Northern Ontario's forestry tenure system is broken. The province has finally admitted the fact and is reviewing the entire system. It is time for new leadership. That's why I nominate Elinor Ostrom for premier of Northern Ontario.
We have never had a leader in Northern Ontario who actually understood the forest economy, forest communities and government the way Ms. Ostrom does. The 76-year-old researcher has just won a Nobel Prize in Economics. Her work is about making resource economies work. It is time we started listening to a real expert.
Ostrom's work is like two-by-four applied firmly to the side of the head of a certain kind of pessimistic theorist. Pessimistic social theorists believe that democratic organizations can't work. They can't run forests or fisheries. The pessimists insist that the only way to use resources efficiently is to privatize them. I would prescribe a couple whacks of Ostrom's reality theory to help them see that they have installed some of the chips in their heads backwards.
People who support privatization and oppose local control - like community forests, for example - often lean on one very famous paper published in the Journal of Science in 1968. "The Tragedy of the Commons" by Garret Hardin is one of the most quoted bits of social theory ever.
Hardin described what he thought would happen if villagers could all graze their sheep on a shared field. He thought they would all be tempted to over-graze the field.
Everyone would think, "I had better let my cows get as much as they can before my neighbours' cows get all the grass." In the end the shared field would be destroyed. The lesson was that community control had to fail. Stephen Harper probably studied this result when he got his MA in economics at the University of Calgary.
Hardin was actually telling a parable about the danger of over-population. Having one more kid seems like a good thing for each family, but if everyone does it the world ends up drowning in people. He didn't really have any evidence for his story about the villagers.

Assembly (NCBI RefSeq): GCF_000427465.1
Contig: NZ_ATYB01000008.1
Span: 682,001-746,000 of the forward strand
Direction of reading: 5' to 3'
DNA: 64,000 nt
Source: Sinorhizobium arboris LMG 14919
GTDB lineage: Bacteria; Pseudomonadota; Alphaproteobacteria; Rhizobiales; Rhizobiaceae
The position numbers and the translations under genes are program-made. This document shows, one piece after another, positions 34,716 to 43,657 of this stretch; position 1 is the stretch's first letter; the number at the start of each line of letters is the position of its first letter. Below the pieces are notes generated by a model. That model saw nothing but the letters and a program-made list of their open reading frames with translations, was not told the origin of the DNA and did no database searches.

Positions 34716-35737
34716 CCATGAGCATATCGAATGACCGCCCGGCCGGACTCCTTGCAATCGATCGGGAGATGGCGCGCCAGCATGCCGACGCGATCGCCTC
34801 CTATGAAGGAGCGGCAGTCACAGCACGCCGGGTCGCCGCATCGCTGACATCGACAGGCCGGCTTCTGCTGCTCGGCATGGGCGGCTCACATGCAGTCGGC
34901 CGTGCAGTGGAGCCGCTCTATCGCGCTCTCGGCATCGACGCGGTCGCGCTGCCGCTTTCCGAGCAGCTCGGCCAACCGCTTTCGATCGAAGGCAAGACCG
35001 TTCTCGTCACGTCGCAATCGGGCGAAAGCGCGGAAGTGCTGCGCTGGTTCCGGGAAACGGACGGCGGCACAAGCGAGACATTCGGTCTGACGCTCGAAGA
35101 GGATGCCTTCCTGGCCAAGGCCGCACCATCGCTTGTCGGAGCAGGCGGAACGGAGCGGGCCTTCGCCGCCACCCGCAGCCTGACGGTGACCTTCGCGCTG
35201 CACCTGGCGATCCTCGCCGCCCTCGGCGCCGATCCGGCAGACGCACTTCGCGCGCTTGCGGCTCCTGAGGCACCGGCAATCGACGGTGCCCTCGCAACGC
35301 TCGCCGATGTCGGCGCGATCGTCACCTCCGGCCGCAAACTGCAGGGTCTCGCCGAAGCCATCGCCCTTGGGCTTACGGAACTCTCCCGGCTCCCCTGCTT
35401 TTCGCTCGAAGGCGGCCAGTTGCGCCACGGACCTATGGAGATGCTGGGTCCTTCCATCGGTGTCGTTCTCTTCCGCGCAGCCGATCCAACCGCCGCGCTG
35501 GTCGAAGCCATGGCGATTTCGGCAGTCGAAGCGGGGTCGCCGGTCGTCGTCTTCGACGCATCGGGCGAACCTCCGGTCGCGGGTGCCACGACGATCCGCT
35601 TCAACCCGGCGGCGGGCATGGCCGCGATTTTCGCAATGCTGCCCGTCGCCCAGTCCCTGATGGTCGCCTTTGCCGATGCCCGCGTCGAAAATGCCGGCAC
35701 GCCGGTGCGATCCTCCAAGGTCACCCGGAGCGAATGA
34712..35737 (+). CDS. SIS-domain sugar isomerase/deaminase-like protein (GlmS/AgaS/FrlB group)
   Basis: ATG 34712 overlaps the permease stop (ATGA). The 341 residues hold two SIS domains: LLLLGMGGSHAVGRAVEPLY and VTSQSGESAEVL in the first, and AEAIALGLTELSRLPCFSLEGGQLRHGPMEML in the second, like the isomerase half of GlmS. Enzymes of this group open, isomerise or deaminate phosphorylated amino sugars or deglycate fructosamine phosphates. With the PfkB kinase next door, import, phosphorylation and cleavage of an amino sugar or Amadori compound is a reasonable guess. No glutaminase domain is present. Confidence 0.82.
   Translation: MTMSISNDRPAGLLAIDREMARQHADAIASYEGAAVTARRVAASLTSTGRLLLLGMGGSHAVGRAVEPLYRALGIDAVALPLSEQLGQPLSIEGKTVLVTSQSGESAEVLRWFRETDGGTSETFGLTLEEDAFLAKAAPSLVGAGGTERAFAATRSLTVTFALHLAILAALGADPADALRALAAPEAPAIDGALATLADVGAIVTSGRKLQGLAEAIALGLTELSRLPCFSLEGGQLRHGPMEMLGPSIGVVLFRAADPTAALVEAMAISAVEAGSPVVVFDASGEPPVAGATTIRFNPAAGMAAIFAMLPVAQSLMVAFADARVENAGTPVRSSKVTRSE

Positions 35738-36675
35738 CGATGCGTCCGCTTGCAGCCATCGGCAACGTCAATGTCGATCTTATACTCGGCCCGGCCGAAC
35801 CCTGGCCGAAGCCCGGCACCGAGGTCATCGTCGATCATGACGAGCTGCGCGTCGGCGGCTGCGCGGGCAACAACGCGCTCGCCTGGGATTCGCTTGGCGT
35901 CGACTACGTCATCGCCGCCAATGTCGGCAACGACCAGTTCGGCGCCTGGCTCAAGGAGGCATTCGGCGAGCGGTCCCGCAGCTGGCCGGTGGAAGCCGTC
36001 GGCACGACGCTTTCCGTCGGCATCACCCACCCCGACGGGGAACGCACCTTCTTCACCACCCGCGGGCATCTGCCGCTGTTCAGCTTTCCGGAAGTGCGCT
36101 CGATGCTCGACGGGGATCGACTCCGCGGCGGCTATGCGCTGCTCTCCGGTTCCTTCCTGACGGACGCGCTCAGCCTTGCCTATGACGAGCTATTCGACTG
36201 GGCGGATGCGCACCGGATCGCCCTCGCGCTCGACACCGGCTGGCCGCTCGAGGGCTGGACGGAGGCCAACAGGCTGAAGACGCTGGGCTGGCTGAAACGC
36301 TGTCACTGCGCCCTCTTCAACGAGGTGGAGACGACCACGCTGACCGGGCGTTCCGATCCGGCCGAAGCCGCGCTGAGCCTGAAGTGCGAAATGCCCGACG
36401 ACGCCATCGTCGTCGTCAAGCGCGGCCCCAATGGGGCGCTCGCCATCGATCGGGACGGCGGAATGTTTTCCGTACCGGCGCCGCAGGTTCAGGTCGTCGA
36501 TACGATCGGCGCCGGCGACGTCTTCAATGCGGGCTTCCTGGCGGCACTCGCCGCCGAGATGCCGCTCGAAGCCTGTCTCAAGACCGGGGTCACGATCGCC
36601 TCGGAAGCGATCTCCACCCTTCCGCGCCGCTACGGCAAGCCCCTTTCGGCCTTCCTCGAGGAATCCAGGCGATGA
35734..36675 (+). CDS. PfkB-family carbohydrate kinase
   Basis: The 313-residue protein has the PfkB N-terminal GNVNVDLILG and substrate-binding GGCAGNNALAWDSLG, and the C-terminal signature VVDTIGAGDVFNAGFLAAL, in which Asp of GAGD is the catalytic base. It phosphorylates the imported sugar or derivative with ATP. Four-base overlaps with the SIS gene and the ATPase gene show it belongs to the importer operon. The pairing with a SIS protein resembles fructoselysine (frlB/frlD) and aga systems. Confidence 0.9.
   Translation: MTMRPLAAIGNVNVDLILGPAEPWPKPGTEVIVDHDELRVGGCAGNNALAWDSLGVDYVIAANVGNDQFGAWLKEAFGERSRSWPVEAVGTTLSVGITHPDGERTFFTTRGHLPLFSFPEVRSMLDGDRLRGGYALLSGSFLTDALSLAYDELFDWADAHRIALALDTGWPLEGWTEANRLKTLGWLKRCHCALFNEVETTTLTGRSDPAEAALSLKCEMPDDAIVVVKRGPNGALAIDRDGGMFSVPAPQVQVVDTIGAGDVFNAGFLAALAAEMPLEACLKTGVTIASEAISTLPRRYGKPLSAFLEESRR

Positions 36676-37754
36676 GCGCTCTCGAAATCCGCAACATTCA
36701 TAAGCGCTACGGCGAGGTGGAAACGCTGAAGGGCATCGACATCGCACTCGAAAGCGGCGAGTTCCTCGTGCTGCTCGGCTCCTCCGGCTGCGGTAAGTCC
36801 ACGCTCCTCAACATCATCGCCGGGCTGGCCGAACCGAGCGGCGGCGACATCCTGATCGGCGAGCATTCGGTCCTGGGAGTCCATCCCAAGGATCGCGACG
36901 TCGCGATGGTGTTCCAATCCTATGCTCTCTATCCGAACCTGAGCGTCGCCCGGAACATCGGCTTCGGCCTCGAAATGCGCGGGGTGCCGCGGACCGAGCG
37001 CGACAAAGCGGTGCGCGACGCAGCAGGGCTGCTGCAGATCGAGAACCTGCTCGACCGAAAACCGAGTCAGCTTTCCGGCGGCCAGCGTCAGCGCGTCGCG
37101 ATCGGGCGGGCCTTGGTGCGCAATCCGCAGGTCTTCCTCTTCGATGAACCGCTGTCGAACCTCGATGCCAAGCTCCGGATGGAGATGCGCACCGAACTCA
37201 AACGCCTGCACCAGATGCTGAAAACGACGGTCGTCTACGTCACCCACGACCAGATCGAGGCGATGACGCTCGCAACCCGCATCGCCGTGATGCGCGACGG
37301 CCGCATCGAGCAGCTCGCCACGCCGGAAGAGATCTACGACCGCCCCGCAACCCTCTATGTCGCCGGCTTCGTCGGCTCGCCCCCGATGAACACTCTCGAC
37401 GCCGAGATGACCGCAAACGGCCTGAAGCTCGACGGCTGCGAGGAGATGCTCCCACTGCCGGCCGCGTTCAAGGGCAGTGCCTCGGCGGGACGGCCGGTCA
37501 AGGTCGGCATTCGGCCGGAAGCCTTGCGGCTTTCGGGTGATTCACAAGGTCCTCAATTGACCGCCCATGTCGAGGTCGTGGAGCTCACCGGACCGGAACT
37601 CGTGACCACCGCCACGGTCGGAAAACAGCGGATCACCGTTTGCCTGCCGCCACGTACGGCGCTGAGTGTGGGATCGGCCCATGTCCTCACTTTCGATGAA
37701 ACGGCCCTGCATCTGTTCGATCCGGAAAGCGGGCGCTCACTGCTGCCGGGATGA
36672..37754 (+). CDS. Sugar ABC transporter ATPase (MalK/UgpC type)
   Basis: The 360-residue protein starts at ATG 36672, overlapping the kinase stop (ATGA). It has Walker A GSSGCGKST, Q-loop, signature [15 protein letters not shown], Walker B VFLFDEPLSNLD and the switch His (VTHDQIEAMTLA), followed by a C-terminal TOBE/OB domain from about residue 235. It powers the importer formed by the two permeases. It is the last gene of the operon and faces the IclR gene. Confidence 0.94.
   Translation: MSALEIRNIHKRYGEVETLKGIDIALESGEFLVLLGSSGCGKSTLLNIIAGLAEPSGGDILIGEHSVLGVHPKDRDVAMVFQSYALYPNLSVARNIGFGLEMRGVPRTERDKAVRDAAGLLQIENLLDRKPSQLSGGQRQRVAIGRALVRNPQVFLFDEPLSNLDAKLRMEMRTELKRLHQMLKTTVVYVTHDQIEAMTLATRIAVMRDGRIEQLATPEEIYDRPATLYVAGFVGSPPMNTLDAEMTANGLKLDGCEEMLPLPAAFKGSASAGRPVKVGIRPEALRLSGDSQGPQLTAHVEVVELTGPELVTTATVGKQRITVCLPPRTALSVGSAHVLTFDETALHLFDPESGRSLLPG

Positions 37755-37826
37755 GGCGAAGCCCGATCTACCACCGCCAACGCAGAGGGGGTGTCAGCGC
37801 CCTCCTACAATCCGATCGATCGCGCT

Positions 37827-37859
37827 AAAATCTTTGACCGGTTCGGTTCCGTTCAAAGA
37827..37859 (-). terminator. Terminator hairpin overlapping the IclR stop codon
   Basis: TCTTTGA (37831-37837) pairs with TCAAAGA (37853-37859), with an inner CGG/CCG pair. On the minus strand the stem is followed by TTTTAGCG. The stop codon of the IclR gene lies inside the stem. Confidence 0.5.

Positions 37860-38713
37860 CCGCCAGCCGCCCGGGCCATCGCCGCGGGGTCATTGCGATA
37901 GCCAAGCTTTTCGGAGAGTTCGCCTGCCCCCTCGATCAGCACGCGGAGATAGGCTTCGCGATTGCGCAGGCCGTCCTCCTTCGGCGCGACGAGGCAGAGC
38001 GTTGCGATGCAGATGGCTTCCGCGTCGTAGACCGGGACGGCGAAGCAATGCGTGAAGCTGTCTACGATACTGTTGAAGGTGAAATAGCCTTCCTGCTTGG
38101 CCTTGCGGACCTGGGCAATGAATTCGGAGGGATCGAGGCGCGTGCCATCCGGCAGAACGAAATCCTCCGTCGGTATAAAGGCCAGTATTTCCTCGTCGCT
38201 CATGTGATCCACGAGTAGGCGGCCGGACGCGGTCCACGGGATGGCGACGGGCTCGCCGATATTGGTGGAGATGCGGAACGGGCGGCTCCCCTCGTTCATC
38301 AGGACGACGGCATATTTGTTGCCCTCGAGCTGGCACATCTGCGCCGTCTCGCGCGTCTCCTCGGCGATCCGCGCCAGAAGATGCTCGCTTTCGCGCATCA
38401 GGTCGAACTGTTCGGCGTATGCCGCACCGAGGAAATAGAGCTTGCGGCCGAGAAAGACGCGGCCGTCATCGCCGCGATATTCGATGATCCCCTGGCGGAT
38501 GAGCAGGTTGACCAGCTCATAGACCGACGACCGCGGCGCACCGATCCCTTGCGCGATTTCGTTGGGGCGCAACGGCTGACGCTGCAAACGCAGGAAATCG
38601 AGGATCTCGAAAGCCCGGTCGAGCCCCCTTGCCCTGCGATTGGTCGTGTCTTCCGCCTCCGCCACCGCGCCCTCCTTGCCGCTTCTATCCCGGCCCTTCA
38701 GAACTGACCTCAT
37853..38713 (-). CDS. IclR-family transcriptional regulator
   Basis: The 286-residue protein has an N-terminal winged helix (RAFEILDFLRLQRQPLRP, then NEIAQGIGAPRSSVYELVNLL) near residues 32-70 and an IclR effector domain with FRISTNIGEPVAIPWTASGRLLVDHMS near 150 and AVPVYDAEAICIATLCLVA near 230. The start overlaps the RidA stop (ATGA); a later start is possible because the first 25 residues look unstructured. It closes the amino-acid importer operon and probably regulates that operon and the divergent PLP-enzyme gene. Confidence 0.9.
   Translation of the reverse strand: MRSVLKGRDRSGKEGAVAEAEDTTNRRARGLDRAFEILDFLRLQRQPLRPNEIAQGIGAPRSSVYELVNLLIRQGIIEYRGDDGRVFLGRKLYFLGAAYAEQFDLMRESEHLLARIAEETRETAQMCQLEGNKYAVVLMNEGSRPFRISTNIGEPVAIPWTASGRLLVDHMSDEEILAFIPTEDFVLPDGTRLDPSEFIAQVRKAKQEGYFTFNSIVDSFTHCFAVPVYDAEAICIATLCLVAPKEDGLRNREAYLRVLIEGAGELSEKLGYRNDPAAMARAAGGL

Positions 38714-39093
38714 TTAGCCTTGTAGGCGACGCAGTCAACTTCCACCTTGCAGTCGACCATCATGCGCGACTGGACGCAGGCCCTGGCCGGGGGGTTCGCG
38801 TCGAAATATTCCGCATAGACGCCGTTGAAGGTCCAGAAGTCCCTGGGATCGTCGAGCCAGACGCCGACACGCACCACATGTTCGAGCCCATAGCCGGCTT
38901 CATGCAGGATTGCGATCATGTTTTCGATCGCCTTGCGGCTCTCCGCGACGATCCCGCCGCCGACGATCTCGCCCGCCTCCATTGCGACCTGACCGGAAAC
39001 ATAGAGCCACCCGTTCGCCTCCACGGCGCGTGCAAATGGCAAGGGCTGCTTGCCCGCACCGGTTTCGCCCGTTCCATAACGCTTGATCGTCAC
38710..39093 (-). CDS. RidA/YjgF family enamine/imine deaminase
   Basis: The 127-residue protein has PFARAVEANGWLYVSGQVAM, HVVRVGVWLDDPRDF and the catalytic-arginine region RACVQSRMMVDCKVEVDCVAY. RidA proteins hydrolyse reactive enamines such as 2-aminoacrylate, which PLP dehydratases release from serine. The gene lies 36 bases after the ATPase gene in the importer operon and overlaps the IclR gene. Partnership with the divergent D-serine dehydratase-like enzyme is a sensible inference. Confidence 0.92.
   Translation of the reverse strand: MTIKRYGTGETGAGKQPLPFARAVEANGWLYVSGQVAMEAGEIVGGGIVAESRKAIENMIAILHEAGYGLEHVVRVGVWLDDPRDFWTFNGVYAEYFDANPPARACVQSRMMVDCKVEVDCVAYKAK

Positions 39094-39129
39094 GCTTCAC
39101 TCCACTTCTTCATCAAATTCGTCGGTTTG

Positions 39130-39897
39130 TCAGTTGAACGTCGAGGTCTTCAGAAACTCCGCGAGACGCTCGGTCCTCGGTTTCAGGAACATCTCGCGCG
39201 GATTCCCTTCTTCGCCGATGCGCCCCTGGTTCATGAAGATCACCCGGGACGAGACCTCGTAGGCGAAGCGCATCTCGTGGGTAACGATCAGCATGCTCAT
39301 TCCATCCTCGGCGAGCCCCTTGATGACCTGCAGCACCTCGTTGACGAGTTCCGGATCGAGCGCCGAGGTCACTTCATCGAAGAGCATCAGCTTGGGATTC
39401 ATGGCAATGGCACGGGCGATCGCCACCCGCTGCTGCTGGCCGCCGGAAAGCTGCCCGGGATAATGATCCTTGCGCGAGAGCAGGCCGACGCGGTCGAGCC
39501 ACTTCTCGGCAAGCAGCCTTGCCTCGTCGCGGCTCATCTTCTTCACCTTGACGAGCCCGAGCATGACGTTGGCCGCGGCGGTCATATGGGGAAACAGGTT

But remember when Hardin was writing. Over-population was a major worry. The Cold War was in full swing. Nuclear war seemed a real possibility. Americans thought healthcare was a version of communism. The second Kennedy was murdered in 1968. Cooperation was out of fashion. No wonder Hardin's readers were pessimistic.
Elinor Ostrom actually did the research that Hardin didn't do. By studying common property systems around the world she showed that Hardin and the pessimists were wrong. They weren't wrong in theory - they were wrong in fact.
All over the globe communities manage common properties successfully. In fact, the successful systems only seem to break down when government or outside businesses interfere.
Ostrom went on to use lab-tests to show that when people are the owner-managers of resources the results are usually better than when the government or private sector make decisions.
What did the pessimists miss when they looked at local control? They missed the local control part. Hardin's Tragedy of the Commons happens when local control breaks down. Ostrom tells us that local control doesn't have to break down. Rules that come from the inside are obeyed more than rules that come from outside.
Ostrom has co-edited a book that sounds like it was written for Northern Ontario. "Seeing the Forest and the Trees: Human-Environment Interactions in Forest Ecosystems," brings together findings from a research project undertaken by anthropologists, geographers, economists, sociologists, political scientists, environmental scientists, and biologists in more than twelve countries at over 80 locations.
It might be a good idea to buy a copy for the Minister of Northern Development Mines and Forestry, Michael Gravelle. In fact, it might be a good idea to buy a whole box of the books and make sure that everyone involved in revising the Northern Ontario tenure system has read it. I am willing to write the test to see if they have done their homework.
Ostrom won the Nobel Prize for high-quality research that changes our ideas about what works and what doesn't. Her work encourages us to believe that Northerners can solve Northern problems.
Dave Robinson is an economist with the Institute for Northern Ontario Research at Laurentian University.